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Chris Jackson/Getty Images for the Invictus Games Foundation Prince Harry
Prince Harry is opening up about how he protects his mental health.
The Duke of Sussex, who has spent the past week cheering on service personnel and veterans at the Invictus Games in The Hague, tells PEOPLE in this week's exclusive cover story that he remains mindful of what information he consumes — especially amid times of conflict.
"For much of my life, I have been in the fortunate position of being able to help others," Harry, 37, says. "As a veteran of conflict, but also simply as a human, I take care of what my mind ingests. Like a digital diet. Cutting out the toxic parts of the online world and the way stories are put in front of us, baiting us, is one way I prioritize my well-being."
The father of two adds, "I also make sure to talk to people, directly, one to one, about what they're going through, and try to learn from their experiences and understanding of the world."
Many of the athletes have credited the Invictus Games with saving their lives by giving them a community that understands and supports them.
"Every time I hear that it goes straight to my core," Prince Harry says. "I really feel it. I feel it with every hug I get from the competitors themselves or their family members. I feel it when they share with me what it means to see their husband, father, wife or mother simply smile again. Sport is the mechanism. Purpose is the potion. Mindset is the medicine."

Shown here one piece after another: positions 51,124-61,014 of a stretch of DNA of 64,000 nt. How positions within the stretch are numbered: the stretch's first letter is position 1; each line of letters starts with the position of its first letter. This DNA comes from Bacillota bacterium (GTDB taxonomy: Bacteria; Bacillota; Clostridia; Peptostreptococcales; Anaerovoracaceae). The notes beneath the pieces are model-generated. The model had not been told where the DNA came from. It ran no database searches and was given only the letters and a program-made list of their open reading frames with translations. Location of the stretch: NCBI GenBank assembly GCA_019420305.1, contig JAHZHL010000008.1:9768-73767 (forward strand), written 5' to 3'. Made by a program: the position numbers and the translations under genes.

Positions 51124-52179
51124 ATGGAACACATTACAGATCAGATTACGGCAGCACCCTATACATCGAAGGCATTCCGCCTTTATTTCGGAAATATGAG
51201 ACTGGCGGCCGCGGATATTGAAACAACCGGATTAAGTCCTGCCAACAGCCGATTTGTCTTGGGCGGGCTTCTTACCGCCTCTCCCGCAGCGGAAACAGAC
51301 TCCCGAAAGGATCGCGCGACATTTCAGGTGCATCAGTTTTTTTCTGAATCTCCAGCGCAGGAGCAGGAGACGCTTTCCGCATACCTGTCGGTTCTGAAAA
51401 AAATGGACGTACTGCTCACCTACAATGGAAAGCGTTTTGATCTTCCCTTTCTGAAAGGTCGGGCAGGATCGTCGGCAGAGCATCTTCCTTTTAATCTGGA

He continues, "Many of these families have been to the darkest places imaginable. While each story is different and unique, the lessons are more relatable to all of us than they might seem. I am proud to watch their recoveries, but even prouder of their service to others. I believe their presence and resilience is quite literally saving more lives than we'll ever know or hear about."
Aaron Chown/PA Images via Getty Prince Harry
In 2018, the Duke of Sussex spoke candidly about his experience and the importance of mental health to a crowd of thousands gathered at the closing ceremony at the Invictus Games in Sydney, Australia.
"By simply being here and fighting back from some of the darkest experiences known to anyone, you have become role models for everyone at home or in the stands who might be struggling with their emotions or with a mental illness," he said. "You are showing it's okay not to be okay. And most importantly, you are showing us all that it's okay to ask for help."
"The secret to the success of the #InvictusGames has been accepting that mental health is the real key to recovery." — The Duke of Sussex at the @InvictusSydney Closing Ceremony #IG2018 pic.twitter.com/xfJJMq49D9
— The Duke and Duchess of Cambridge (@KensingtonRoyal) October 27, 2018
To conclude, he referred to himself as someone who has faced such challenges.
"I've been there, you've been there and we now need to reach out to those who can never even imagine themselves in that place," he encouraged. "When you accept a challenge is real, you can have hope. When you understand your vulnerability, you can become strong. When you are brave enough to ask for help, you can be lifted up. You can start living, doing, feeling — not simply surviving. And when you share your story, you can change the world."